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Adam Badeau, Military history of Ulysses S. Grant from April 1861 to April 1865. Volume 3 309 19 Browse Search
Adam Badeau, Military history of Ulysses S. Grant from April 1861 to April 1865. Volume 2 309 19 Browse Search
General Horace Porter, Campaigning with Grant 170 20 Browse Search
J. B. Jones, A Rebel War Clerk's Diary 117 33 Browse Search
Comte de Paris, History of the Civil War in America. Vol. 2. (ed. Henry Coppee , LL.D.) 65 11 Browse Search
Edward Porter Alexander, Military memoirs of a Confederate: a critical narrative 62 2 Browse Search
Comte de Paris, History of the Civil War in America. Vol. 1. (ed. Henry Coppee , LL.D.) 36 2 Browse Search
William Tecumseh Sherman, Memoirs of General William T. Sherman . 34 12 Browse Search
Fitzhugh Lee, General Lee 29 3 Browse Search
Southern Historical Society Papers, Volume 2. (ed. Reverend J. William Jones) 29 3 Browse Search
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Browsing named entities in The Daily Dispatch: May 24, 1864., [Electronic resource]. You can also browse the collection for Butler or search for Butler in all documents.

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t scene of operations, and crossing James river for the purpose of reinforcing Grant; but of this there is no confirmation. It is true, however, that the whole campaign on the Southside has been a disastrous one to the enemy, whose plans have been foiled in every direction by the superior generalship of Beauregard. It would not, therefore, be surprising if they were to abandon that line of operations, and seek to aid the grand Army of the Potomac in its approach to Richmond, the robbing of Butler's laurels being a small matter in comparison with the success of Grant, who is just now the deity of the Yankee nation. Still there may be more bloody work on the Southside, and the present may be the calm that precedes the storm. The heavy firing heard down the river about two o'clock yesterday morning proceeded from the enemy's gunboats shelling the woods below Chaflin's Bluff. The Yankees have a decided passion for this sort of artillery practice, on which they waste their ammunitio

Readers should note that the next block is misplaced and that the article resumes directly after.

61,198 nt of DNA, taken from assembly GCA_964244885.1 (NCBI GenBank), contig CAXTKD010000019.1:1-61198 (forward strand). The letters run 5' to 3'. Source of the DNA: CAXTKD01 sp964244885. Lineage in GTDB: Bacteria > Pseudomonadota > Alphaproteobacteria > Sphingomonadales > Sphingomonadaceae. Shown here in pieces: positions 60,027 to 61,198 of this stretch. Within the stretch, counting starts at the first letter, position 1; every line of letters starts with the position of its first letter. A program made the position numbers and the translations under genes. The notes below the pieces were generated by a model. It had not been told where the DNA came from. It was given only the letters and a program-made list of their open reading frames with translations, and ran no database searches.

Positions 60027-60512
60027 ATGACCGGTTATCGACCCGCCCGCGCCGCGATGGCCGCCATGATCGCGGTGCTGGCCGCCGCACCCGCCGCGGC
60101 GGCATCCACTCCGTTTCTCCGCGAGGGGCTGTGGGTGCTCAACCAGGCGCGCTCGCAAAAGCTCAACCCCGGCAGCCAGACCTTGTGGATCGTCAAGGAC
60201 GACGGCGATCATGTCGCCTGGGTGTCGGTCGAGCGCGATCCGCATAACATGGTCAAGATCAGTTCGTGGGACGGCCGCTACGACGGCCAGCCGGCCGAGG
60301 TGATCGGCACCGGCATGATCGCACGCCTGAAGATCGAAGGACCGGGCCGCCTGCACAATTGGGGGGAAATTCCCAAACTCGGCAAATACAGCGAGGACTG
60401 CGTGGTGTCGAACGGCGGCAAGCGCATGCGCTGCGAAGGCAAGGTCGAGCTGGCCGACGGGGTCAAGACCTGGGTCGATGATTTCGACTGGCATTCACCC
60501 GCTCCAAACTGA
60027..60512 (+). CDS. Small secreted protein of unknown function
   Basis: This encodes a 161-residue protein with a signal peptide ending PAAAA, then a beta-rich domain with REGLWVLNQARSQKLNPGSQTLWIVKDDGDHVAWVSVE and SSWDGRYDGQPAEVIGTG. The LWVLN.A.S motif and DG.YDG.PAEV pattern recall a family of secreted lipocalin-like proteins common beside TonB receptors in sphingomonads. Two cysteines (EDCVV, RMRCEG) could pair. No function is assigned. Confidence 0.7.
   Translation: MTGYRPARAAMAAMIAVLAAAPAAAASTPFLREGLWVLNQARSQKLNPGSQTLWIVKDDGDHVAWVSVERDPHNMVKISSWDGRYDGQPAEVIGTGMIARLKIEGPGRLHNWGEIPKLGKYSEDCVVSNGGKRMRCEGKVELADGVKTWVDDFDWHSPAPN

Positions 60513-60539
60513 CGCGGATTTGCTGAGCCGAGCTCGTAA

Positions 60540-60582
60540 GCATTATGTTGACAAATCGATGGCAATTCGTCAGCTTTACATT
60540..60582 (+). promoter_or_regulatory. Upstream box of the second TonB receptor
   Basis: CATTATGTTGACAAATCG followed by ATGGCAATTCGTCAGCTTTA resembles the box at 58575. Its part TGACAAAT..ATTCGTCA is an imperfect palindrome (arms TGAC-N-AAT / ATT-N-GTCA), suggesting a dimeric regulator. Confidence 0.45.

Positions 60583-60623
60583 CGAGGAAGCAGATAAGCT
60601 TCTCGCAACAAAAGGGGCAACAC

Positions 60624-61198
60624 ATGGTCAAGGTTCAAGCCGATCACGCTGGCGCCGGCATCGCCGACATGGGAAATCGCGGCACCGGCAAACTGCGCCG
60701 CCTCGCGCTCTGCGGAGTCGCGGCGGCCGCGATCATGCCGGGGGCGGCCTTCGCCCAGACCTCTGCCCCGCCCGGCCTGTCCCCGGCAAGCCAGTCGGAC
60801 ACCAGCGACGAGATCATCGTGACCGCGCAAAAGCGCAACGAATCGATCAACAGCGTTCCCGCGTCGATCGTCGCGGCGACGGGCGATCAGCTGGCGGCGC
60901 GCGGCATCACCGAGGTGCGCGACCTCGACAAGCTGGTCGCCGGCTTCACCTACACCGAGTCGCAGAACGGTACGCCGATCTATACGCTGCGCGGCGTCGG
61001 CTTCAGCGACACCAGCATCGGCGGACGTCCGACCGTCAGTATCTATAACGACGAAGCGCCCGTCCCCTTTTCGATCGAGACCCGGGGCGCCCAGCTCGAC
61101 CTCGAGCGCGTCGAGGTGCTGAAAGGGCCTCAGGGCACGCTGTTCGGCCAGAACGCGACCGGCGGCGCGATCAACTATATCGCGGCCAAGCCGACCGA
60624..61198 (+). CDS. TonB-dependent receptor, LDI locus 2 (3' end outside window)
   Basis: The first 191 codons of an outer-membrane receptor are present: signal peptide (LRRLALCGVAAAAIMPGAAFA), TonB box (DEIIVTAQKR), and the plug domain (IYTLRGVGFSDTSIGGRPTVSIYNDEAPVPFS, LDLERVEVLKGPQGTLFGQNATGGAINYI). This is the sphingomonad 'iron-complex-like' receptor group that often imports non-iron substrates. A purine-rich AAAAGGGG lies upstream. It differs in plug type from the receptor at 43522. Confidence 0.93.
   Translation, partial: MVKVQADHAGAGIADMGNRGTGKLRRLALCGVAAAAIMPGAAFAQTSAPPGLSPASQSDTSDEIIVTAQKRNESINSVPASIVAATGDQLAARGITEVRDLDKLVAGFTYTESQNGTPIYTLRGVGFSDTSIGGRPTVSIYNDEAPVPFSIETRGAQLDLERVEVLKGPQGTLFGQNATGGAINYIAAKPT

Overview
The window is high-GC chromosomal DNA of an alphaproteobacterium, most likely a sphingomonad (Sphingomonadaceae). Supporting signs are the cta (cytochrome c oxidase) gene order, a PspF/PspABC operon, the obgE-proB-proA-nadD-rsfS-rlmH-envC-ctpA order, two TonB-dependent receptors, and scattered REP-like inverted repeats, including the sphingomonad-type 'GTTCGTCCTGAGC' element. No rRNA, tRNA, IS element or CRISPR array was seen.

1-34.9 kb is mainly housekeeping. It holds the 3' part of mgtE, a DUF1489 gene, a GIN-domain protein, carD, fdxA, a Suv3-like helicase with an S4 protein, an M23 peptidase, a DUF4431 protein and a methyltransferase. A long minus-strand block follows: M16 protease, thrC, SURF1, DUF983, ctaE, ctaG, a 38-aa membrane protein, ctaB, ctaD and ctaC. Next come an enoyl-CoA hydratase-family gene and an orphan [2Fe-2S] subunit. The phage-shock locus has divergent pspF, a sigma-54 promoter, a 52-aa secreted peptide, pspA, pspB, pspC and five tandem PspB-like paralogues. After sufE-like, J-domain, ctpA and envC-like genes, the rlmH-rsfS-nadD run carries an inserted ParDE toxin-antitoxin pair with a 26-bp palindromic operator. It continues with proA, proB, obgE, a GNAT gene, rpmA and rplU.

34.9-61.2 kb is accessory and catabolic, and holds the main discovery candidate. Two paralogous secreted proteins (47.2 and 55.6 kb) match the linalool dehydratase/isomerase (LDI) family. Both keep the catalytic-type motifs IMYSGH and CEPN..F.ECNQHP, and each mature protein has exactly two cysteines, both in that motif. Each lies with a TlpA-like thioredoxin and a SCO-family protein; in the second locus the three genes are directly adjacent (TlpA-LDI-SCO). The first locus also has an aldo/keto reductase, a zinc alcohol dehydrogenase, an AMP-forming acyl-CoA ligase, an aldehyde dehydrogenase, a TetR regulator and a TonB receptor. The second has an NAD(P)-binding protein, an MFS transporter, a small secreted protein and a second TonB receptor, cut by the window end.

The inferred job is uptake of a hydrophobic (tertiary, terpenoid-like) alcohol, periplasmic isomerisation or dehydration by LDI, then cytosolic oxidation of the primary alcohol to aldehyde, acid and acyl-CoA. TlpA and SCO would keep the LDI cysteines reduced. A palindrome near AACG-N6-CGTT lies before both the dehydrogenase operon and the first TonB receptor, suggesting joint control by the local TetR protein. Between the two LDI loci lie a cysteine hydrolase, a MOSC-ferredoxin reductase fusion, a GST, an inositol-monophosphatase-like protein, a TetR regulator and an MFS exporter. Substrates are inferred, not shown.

The rebels have retreated in some distance to Resaca and Rome. The Yankees claim to have captured 5,000 prisoners and 10 or 12 pieces of heavy artillery. Butler's army — a Yankee Story. A correspondent of the New York Times, of the 14th inst, writing from Bermuda Hundreds, under date of the 10th, says: In the course of the morning Gen. Butler received a flag of truce from the enemy, signed by Gen. Eushrod Johnson, containing three propositions, viz: I Asking permission to come within our lines to remove their wounded and bury their dead. 2. Asking an exchange of their wounded. 3. Asking a general exchange of prisoners on both sides. To the first of these propositions Gen. Butler replied that the work was already done; to the second he announced himself as perfectly willing to assent, and to the third he replied that no exchange of healthy and well prisoners could be effected until the Confederate authorities should acknowledge colored soldiers to be prisoners of